There’s often much more happening in a relationship than what meets the eye. But what we have received is the story of this woman literally yanked before the religious authorities. The big “rub” I find here (see warning below) comes in what these authorities did with this family in crisis. Instead of trying to do what was right, they used this situation and this woman to try to trap Jesus, perhaps continuing a cycle of people using her that needed to be stopped. There’s so much going on in this story, as she is made to stand before him with all her accusers standing around calling for her blood. It’s a difficult story.
Stoning. Do you know what stoning really entailed? I don’t want to go into all the grisly details. Many of us went to see that movie about “The Passion of the Christ,” and were filled in on a lot of the grisly details of crucifixion (see note below). Stoning was just as gruesome back then. What it entailed, if it was done right (and “done right” is a strange way of putting it), was the accused stripped naked and made to stand on a wall that was at least twice this person’s height.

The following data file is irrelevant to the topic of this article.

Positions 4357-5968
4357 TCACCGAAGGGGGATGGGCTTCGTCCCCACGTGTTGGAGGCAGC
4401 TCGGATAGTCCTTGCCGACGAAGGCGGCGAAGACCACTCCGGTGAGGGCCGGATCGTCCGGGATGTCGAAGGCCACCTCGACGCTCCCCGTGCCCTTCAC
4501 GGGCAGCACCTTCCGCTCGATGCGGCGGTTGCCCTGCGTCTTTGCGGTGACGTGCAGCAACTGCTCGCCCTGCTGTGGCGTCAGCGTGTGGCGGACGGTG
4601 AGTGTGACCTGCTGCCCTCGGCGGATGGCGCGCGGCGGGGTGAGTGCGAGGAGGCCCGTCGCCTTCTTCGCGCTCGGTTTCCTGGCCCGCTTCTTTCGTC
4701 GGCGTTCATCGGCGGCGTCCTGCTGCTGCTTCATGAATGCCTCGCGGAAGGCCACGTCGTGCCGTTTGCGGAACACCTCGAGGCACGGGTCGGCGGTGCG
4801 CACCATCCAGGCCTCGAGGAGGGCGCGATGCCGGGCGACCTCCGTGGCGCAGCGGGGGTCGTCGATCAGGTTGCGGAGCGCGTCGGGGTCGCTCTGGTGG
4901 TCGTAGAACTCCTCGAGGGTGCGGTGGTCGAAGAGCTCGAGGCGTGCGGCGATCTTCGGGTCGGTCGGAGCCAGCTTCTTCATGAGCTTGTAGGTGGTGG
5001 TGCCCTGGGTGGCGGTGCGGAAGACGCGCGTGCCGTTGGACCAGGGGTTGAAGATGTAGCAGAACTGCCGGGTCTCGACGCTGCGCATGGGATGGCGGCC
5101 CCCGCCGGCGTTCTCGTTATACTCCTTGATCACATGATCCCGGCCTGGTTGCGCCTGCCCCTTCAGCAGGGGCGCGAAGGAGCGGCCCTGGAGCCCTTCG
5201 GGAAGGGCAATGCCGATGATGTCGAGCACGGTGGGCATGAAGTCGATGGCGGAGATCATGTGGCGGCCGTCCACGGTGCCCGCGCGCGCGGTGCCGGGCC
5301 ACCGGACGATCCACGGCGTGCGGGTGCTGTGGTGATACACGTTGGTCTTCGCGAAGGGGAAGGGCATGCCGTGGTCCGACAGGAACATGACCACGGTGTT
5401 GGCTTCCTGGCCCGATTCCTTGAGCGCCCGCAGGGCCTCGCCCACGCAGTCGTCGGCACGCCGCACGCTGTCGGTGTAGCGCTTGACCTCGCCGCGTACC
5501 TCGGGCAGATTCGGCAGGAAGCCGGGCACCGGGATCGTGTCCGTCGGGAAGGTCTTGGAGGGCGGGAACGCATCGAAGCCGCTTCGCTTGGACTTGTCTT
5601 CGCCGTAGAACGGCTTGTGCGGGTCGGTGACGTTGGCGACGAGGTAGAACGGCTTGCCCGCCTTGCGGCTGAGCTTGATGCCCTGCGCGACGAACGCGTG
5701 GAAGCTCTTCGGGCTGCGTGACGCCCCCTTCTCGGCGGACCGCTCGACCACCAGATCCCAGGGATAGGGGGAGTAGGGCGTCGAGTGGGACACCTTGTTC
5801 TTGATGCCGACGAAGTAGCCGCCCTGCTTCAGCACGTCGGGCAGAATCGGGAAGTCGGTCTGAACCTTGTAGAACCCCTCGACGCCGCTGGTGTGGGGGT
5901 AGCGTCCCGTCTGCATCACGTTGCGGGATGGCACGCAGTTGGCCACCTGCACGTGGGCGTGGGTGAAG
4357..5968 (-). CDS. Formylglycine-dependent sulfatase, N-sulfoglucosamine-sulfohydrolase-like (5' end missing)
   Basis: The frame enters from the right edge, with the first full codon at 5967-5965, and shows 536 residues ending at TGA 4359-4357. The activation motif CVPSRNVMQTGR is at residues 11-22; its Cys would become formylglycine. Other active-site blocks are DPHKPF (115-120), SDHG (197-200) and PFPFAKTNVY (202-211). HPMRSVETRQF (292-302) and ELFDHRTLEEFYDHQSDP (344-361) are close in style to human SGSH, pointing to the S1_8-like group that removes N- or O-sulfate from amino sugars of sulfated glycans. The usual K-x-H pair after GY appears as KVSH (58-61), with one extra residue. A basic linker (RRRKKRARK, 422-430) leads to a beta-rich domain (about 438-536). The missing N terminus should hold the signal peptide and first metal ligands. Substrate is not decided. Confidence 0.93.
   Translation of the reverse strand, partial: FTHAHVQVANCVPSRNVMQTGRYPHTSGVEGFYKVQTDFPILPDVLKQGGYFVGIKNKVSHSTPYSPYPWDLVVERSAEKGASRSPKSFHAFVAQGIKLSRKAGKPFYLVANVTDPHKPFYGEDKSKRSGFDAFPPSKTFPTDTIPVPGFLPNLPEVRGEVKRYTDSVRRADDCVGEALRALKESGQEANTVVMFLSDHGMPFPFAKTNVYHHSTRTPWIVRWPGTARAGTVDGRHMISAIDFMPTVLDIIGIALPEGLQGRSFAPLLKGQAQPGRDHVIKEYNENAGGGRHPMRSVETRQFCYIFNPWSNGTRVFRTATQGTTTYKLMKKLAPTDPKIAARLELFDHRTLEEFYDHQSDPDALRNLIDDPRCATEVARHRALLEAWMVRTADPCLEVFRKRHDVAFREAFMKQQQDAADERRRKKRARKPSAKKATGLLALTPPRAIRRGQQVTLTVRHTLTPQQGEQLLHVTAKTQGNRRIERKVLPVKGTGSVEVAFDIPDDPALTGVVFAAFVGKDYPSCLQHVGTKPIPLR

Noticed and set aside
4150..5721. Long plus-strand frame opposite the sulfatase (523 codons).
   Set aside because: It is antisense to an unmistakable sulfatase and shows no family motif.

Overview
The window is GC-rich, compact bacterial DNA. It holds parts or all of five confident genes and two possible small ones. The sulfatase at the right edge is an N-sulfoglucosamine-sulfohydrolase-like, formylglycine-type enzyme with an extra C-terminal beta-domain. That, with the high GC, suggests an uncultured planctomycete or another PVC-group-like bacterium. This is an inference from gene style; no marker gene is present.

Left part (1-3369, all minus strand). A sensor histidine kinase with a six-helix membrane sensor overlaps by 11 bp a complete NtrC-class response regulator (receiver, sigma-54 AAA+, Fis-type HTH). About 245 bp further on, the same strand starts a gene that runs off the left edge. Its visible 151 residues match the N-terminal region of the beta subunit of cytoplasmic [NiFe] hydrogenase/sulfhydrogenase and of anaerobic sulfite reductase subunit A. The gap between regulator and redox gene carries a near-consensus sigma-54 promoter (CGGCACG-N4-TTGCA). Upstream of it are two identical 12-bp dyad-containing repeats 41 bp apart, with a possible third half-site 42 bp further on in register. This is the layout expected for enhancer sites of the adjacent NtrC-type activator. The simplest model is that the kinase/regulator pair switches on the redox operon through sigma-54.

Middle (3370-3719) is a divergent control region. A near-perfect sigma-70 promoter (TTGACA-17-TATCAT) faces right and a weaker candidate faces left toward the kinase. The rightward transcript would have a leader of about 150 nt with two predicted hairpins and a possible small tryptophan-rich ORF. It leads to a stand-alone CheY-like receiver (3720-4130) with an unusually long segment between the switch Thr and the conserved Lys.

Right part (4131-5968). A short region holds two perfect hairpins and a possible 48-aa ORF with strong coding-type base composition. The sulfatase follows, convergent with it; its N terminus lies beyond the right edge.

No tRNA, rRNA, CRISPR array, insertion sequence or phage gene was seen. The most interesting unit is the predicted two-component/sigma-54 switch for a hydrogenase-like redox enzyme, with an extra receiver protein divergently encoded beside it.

|According to the law of Moses, the following offenses were punishable by stoning: worshiping other gods (Deuteronomy 17:2-7), or inciting others to do so (Deuteronomy 13:6-10), child sacrifice to a false god (Leviticus 20:2-5), prophesying in the name of another god (Deuteronomy 13:1-5), divining spirits (Leviticus 20:27), blasphemy (Leviticus 24:15-16), breaking the Sabbath (Numbers 15:32-36), homicide by an ox (Exodus 21:28-32), adultery (Deuteronomy 22:22-24), even being a stubborn and rebellious child who doesn’t heed parents’ discipline (Deuteronomy 21:18-21).